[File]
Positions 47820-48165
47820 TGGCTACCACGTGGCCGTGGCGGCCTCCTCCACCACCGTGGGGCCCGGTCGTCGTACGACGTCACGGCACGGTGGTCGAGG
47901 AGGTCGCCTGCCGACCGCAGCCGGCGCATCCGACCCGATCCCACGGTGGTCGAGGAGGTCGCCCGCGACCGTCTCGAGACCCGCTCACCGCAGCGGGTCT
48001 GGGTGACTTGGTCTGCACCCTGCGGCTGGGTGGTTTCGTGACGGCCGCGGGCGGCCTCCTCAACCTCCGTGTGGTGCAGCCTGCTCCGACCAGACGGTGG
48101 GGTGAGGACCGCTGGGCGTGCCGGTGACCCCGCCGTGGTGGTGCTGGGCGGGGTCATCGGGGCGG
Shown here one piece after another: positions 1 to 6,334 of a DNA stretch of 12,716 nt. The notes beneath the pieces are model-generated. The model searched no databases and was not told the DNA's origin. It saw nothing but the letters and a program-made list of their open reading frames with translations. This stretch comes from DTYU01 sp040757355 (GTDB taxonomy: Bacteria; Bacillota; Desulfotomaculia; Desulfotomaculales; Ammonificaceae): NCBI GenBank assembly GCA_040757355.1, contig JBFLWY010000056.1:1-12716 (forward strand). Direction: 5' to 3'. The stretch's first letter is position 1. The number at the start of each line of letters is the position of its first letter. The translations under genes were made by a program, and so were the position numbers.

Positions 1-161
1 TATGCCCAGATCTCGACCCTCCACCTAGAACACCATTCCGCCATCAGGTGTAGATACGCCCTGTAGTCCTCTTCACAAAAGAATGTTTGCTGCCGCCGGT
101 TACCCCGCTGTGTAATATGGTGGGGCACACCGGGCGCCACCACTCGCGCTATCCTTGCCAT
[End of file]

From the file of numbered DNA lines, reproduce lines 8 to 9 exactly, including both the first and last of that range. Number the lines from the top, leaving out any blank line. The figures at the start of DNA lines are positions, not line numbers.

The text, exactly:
1 TATGCCCAGATCTCGACCCTCCACCTAGAACACCATTCCGCCATCAGGTGTAGATACGCCCTGTAGTCCTCTTCACAAAAGAATGTTTGCTGCCGCCGGT
101 TACCCCGCTGTGTAATATGGTGGGGCACACCGGGCGCCACCACTCGCGCTATCCTTGCCAT